‘Halfway’ Hits Home with Prison Discourse

Crime and poverty are so frequently lumped together, as are race and crime, making a sort of trifecta of bad circumstances that can really hold a person back—or worse, as we’ve seen with so many cases of police violence. But it’s worse than that, argues Reuben Jonathan Miller in his new book Halfway Home: not only are people in poorer areas and demographics more likely to be arrested, but the justice system is also designed in such a way as to make the people within it and their families even poorer—and increasing recidivism as a result.

It’s spectacularly written, and thoroughly enraging.

This is one of the newest books on the list, placed at the top after hearing Miller speak so eloquently and movingly about it on Fresh Air. Miller is a sociologist, criminologist, social worker, and a former prison chaplain, as well as a professor at the University of Chicago—but he also grew up poor, in a bad neighborhood, with family instability, and Black. Both of his brothers have served lengthy sentences, and Miller himself was arrested when he was younger. It’s this combination of personal experience and years of empathetic and rigorous study that helps Halfway Home so effective.

No jokes about this one – just showing you the cover so you know you get the right book

His own experiences on multiple sides of the justice system would probably be enough to support his argument to some degree, but they end up supporting more analytical sources and interviews from a wide and diverse selection of the formerly incarcerated people he interviewed over a period of years in Chicago and Michigan. Many of their stories have common elements—most frequently the aforementioned condition of being poor and Black—and endings regrettably similar in their grimness. But through those common elements, Miller allows his subjects to shine. He allows them the humanity in telling their own stories that the justice system denied them. He allows them to be flawed human beings who made bad choices, and sometimes continue to make bad choices even when ostensibly given the opportunity to start fresh.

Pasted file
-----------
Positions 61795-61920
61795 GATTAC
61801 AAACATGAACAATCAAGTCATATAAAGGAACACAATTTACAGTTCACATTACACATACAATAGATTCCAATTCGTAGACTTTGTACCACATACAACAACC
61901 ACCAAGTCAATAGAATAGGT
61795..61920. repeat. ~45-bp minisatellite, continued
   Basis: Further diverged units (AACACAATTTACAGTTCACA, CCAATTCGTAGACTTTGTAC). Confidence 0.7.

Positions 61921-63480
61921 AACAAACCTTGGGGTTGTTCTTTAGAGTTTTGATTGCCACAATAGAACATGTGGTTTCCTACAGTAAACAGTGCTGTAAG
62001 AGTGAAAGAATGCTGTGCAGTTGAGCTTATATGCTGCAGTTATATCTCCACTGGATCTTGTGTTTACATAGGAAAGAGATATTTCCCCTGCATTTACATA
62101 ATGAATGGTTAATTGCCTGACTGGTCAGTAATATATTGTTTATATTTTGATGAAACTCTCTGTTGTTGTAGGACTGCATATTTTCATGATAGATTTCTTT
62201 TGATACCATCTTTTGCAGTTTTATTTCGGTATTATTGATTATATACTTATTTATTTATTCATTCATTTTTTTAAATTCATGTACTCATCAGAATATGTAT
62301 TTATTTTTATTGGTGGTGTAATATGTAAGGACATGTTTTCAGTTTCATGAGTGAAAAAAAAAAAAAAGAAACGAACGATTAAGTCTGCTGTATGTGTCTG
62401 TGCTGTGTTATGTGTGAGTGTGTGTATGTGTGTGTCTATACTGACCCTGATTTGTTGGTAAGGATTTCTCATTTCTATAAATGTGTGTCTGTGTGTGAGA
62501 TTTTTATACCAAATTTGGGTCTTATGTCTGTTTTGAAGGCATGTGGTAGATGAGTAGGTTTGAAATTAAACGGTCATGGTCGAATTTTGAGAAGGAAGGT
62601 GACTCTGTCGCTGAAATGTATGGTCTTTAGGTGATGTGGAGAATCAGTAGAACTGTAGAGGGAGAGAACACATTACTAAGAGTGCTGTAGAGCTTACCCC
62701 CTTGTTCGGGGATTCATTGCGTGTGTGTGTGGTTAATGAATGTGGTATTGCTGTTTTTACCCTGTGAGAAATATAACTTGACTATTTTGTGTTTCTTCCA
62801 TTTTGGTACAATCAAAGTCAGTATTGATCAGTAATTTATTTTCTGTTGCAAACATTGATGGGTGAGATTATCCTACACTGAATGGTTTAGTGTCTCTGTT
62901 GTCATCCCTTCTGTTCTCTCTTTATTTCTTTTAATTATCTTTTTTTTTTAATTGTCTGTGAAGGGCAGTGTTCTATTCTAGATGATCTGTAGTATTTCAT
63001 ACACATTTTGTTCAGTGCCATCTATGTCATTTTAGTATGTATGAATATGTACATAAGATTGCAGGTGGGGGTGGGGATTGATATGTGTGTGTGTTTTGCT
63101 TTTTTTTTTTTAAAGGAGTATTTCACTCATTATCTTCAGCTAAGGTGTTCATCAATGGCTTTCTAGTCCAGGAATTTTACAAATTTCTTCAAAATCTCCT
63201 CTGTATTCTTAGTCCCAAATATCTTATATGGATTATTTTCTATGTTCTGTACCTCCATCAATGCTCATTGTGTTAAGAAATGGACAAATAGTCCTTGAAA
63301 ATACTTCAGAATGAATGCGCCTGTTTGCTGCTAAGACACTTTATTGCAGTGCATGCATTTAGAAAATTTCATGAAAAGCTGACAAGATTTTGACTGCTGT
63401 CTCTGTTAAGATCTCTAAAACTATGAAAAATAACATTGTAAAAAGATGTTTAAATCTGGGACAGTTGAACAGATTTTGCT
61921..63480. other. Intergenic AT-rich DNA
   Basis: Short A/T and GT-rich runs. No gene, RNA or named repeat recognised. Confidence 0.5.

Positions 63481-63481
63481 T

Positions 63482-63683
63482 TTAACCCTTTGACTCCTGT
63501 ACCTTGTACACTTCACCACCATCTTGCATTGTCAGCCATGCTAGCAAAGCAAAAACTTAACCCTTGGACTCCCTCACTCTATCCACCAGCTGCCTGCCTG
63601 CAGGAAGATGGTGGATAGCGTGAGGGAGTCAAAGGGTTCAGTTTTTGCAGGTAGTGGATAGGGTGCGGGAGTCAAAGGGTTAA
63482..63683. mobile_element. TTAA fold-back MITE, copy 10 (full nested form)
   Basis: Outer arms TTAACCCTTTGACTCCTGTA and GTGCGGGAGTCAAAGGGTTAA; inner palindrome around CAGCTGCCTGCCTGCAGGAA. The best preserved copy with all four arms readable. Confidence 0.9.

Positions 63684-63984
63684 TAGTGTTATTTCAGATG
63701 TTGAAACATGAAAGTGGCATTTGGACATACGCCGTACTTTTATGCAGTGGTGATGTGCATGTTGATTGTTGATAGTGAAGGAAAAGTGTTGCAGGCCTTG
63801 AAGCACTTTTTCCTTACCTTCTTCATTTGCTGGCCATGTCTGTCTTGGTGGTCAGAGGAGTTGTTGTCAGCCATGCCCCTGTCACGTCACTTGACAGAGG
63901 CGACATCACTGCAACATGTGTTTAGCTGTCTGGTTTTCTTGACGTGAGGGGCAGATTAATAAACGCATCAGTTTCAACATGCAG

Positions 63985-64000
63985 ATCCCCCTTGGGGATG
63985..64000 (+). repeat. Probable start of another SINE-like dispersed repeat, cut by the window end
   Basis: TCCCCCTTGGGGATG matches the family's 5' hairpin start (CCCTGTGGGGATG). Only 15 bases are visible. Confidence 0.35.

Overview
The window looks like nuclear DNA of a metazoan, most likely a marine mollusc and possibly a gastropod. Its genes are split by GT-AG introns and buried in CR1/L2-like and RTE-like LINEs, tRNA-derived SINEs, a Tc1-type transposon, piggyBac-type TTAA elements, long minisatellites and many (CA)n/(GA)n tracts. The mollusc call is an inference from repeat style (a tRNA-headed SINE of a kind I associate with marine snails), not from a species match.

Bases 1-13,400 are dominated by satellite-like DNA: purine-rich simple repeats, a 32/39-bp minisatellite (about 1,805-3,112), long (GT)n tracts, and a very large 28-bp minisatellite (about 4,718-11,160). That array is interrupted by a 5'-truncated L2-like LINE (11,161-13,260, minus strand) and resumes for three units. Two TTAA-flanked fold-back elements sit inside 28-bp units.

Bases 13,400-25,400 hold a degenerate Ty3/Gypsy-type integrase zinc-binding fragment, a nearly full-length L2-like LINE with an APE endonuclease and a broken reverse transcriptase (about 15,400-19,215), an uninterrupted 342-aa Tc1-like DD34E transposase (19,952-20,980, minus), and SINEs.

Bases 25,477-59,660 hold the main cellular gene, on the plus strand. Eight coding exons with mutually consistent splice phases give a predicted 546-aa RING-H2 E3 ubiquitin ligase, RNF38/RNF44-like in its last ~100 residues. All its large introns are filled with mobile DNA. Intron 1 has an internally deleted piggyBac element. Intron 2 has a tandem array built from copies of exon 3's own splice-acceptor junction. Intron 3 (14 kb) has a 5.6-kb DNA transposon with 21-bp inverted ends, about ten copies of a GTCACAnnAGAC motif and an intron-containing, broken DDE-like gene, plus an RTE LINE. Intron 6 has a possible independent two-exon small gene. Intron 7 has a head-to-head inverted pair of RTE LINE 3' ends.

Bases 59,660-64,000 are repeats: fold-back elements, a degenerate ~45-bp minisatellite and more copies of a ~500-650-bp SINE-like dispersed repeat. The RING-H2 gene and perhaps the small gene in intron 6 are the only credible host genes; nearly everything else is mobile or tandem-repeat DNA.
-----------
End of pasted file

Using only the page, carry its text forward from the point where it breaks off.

But they’re not allowed to start fresh, is a point that returns again and again, because the fragile system of society won’t let them. So frequently they committed crime or began using drugs as a reaction to their difficult life circumstances—trauma, poverty, abuse—and after losing years of their lives paying for that crime, are then barred from a whole host of opportunities and services such as jobs or housing because of their status as ex-cons. This near-impossibility of actually returning to law-abiding society primes people for failure, Miller argues, adding that due to this circular logic within the judicial system, prison is less a place for rehabilitation than it is for punishment. I’m from a very red state, so I know that’s something some people would be okay with, but the clarity with which Miller draws the discrimination within the judicial system (for example, a Black teen from a millionaire family has the same chance of ending up in prison as a white kid from a family making just $36,000 a year) makes this a convincing argument for human rights.

I enjoy me a good, thicc notes/sources section, but I rarely pay diligent attention to them—more often just turning to them when a specific fact or quote catches my eye. But with Halfway Home, I found myself reading with a finger stuck in the notes for quick flipping back and forth. Many of the notes are papers or books for further reading, but there are also many facts that give context, such as the one I shared in the previous paragraph, and even several paragraphs-long notes extrapolating on a point in excellent depth. I imagine they’ve been relegated to the notes section to not interrupt the organization or flow of the main narrative. But they, too, are excellent and eye-opening, providing nuance and verification to a subject that, at times, is almost unbelievably grim.

I foresee myself doing a lot of further reading after this, and Miller’s citations are a great place to start. In an era when we’re starting to really talk about race and crime and poverty, Halfway Home should be required reading.

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